The Homelessness Reduction Act

Posted on Thursday, April 26, 2018 by Venn GroupNo comments

The Homelessness Reduction Act received Royal Assent on April 27, 2017 and came into effect at the start of this month.

The Act fundamentally changes homelessness legislation by introducing new duties for local authorities to implement measures and take action in order to help everyone who is homeless or at risk of homelessness whether or not the applicant has a priority need, as long as they are eligible.

We have found many local authorities have gone through restructuring within their Housing Options Departments. They have taken on more resources to tackle the uncertainty of what is to come and have provided training to their staff as well as making changes in how they review the approach to homelessness prevention. As the need for prevention heightens, the demand for resources within housing departments will rise and ultimately this is likely to have a ripple effect within the temporary accommodation department.

It is worth noting that the skill set required for Homelessness Prevention Workers differs to Housing Option Officers as they will be required to have the skills to negotiate, mediate, persuade and to build a rapport with stake holders and private landlords to acquire homes that are available for at least 6 months, and to seek alternative ways for tenants to remain within accommodation. Therefore local authorities are now placing value on candidates who understand the framework of “Personal Housing Plans” which outline the steps that a local authority will take to prevent or relieve homelessness as well as understanding the correct steps needed to be taken with various circumstances; such as for those served with Section 21 notices or facing a possession actions, or applicants who have been asked to leave by their friends and family.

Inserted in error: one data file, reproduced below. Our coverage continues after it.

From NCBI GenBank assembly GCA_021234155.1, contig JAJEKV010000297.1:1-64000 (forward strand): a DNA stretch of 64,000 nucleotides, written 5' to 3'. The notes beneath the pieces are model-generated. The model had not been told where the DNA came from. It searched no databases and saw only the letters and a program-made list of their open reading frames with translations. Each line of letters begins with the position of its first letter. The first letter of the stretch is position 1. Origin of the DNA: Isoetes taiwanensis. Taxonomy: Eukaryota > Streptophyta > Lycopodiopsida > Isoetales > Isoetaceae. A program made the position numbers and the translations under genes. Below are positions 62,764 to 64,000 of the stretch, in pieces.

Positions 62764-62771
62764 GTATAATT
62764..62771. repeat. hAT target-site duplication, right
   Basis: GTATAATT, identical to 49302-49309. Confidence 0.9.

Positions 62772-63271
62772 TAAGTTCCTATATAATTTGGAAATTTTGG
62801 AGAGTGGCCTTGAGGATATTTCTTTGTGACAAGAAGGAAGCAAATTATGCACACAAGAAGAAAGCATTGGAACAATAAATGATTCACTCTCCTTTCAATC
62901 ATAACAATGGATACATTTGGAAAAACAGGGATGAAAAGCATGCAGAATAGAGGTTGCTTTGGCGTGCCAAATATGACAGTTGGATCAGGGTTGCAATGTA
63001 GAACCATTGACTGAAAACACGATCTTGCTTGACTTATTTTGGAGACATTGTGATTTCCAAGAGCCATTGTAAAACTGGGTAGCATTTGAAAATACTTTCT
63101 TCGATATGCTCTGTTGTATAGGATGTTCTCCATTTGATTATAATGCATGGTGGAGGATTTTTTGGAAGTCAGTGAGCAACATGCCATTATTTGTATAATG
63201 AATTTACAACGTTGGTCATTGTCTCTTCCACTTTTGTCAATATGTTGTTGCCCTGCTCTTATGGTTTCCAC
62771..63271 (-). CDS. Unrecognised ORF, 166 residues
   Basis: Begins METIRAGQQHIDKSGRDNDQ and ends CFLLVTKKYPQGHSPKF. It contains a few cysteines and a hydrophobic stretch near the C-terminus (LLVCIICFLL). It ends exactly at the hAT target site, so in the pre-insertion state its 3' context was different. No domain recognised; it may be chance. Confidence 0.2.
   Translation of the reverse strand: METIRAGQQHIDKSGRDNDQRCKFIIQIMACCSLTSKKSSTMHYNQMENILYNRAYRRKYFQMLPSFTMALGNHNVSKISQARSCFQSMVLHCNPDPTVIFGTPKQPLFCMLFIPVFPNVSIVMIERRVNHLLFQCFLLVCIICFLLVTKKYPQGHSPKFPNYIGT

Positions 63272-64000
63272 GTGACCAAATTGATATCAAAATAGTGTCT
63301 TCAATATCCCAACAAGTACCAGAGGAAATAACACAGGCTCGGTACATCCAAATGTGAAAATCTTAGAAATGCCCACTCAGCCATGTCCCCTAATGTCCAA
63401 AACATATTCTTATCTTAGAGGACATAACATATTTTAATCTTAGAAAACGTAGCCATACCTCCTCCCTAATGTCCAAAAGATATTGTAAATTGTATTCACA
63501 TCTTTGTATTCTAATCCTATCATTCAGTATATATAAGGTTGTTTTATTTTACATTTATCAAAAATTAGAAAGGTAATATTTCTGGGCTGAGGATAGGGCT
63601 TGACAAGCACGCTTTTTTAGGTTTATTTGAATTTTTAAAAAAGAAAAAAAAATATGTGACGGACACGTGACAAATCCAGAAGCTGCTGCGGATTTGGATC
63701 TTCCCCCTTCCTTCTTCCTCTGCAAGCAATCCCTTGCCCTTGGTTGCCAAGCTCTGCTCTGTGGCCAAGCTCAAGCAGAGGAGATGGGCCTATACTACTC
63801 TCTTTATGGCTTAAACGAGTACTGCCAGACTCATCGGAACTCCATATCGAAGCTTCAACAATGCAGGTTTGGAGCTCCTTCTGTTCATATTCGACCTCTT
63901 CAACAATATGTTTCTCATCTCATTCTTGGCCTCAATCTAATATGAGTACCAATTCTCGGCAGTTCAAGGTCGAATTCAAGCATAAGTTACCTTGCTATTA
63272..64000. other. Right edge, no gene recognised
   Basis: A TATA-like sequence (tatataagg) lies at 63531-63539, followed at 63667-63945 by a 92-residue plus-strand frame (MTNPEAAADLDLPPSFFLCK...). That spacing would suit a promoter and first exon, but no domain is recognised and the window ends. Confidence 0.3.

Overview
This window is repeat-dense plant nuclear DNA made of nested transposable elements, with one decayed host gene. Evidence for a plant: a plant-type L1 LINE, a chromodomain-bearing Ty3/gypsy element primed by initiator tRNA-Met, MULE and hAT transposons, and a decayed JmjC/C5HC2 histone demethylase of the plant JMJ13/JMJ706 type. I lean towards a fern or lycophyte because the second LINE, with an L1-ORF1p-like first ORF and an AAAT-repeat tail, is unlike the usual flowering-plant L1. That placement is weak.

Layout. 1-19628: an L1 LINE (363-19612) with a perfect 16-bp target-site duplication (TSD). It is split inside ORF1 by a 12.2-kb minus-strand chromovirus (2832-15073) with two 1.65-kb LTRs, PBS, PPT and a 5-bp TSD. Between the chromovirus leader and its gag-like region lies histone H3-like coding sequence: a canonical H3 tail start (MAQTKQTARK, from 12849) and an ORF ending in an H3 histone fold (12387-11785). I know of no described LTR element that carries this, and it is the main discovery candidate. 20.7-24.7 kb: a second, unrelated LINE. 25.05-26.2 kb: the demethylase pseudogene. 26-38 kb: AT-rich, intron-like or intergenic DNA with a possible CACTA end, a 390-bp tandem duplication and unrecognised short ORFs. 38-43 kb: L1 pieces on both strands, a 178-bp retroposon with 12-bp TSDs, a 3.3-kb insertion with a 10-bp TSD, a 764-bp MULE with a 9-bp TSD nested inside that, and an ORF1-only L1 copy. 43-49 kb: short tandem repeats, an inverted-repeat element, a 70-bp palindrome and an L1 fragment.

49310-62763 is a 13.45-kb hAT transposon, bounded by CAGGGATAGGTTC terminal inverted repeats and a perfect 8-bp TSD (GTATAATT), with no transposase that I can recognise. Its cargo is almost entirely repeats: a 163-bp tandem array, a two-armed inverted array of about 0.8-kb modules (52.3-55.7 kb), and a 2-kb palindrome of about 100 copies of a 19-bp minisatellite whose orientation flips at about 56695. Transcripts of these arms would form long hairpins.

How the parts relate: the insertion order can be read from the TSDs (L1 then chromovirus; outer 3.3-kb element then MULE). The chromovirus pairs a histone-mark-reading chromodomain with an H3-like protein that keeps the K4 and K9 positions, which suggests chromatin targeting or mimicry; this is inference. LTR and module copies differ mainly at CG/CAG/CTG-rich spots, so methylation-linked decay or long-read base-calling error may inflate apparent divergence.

Shelter have noted the following “The 2017 Homelessness Monitor shows half (49%) of English councils, and virtually all (94%) London boroughs, report that helping homeless people to find a self-contained private rental is “very difficult” because of the combined effects of rising rents and welfare benefit restrictions, particularly frozen Local Housing Allowance rates.” Therefore, is this a realistic approach to solving the homelessness issue we are facing?

The victims of homelessness may be re-housed; however it is essential to promote independence for them by providing real life training that will enable them to be employable. In the short term homelessness may reduce, but unless it is a catalyst to independence the pressure will increase even more on housing in the UK.

Aaron Wheeler - Housing Consultant

 

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